Copy
UK Glass Eel. January 2015 Newsletter.
View this email in your browser
Last year there was a huge production of glass eels. The unofficial reported catch in France was more than 100 tonnes. In the context of this very significant increase in production the quota has been raised from 42 tonnes to 75 tonnes.

However the catches for France indicate that production figures for the season so far are substantially less than last year. This time last year all the quota for farming and consumption in the southern river basins of France had been utilised and perhaps as much as 25 tonnes of glass eels had already been illegally shipped to Asia.

The situation in Asia this year is very different. There is little demand for A. anguilla or A. rostrata.   This is clearly reflected in the price of A. rostrata that was 5000 USD per kilo at the start of last season compared to 800 USD per kilo this year. 

There was an expectation that there would be another good season for A. japonica and at the start of the season the price was in the order of 750,000 JY per kilo. By the end of November price had increased to 920,000 JY. By mid-December 2 million JY. Today it is 1.5 million JY. The lowest price last year was 250,000 JY per kilo.

While low production has been blamed in France on poor demand but after two months it would not be unreasonable to conclude that Glass Eel recruitment in Europe will be significantly less this year. However in the context of the likely overall demand lower glass eel recruitment is not likely to have a major impact.  Prices at the start of the season are already significantly less than last year.  A 40% recruitment is still a major quantity of glass eels and will be ample to meet the market demand. 
The last year continues to present serious challenges to the sector. The recovery plan for the eel is somewhat chaotic and the science no better than opinion, there are no criteria set as to what constitutes a recovery and no plan for an exit recovery strategy. Countries like Sweden which will meet the EU recovery objectives shortly will not be rewarded by a relaxation in the rules relating to fishing or exports.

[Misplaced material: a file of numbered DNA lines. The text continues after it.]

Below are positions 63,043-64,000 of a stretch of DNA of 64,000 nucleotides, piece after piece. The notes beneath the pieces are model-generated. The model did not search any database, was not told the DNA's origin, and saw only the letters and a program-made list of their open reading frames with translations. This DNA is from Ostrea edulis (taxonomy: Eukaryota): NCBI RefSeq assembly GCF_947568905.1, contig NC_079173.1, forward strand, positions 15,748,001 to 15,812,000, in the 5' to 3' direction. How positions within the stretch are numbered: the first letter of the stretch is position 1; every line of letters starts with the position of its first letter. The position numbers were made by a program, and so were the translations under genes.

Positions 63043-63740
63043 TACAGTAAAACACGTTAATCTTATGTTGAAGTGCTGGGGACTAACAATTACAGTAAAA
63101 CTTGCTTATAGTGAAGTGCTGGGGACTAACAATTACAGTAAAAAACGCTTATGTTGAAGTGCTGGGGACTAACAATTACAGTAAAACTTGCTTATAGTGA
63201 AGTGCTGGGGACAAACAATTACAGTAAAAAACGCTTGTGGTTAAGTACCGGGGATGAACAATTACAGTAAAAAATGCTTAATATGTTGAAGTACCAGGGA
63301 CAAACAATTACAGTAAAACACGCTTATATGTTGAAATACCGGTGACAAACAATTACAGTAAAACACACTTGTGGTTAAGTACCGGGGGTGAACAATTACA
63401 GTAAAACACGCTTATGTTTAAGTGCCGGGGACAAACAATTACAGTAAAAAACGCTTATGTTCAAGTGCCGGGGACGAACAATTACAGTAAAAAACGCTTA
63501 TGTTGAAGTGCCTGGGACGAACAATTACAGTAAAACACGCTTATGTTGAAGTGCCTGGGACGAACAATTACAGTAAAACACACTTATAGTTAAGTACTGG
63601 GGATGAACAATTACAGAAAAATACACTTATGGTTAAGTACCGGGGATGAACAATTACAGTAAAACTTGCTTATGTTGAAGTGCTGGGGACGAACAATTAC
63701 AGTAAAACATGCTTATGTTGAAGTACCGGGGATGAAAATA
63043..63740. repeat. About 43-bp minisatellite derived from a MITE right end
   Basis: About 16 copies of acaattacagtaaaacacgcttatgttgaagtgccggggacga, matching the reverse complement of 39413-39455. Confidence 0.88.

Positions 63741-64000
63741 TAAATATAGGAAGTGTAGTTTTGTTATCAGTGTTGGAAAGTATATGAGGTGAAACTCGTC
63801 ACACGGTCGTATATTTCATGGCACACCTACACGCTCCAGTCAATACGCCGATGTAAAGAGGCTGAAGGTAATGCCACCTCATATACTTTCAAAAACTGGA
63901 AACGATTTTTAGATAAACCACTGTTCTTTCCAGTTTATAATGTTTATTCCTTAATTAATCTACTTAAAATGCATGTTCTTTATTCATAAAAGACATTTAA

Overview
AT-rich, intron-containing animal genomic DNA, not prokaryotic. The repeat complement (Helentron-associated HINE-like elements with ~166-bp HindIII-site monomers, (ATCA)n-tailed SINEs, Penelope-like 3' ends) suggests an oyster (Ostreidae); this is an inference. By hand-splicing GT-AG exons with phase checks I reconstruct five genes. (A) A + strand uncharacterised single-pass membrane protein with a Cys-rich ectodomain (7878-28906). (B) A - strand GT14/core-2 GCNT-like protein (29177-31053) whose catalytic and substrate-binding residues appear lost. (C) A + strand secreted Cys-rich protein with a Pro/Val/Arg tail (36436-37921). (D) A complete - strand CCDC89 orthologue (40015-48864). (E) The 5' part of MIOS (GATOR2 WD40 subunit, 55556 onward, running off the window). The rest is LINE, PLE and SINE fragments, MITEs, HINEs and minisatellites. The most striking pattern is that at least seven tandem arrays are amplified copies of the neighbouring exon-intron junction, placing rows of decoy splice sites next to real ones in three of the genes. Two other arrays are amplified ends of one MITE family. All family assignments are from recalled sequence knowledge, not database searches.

The situation this year can be no more difficult than for our colleagues in Greece who lost three Lorries and three drivers travelling on the ferry that was destroyed by fire.
It has been a difficult year for us in France. I have been accused of being the mastermind of an international criminal organisation involved in exporting glass eels from France to Asia via Iceland and Greece using our aircraft.

While on holiday in France with my wife this summer I was snatched by the Gendarmes from a meeting with my office administrator.

I was held in custody of two days in solitary confinement with no washing facilities, the toilet limited to a hole in the floor. The floor was heavily soiled with urine and the bedding with sweat from the previous inmates.  Finally interrogated, somewhat brutally, by various organisations including Customs, CITES and the Civil Aviation authorities for 12 hours for two consecutive days before being presented to the investigating magistrate on the third day for a further session of interviews.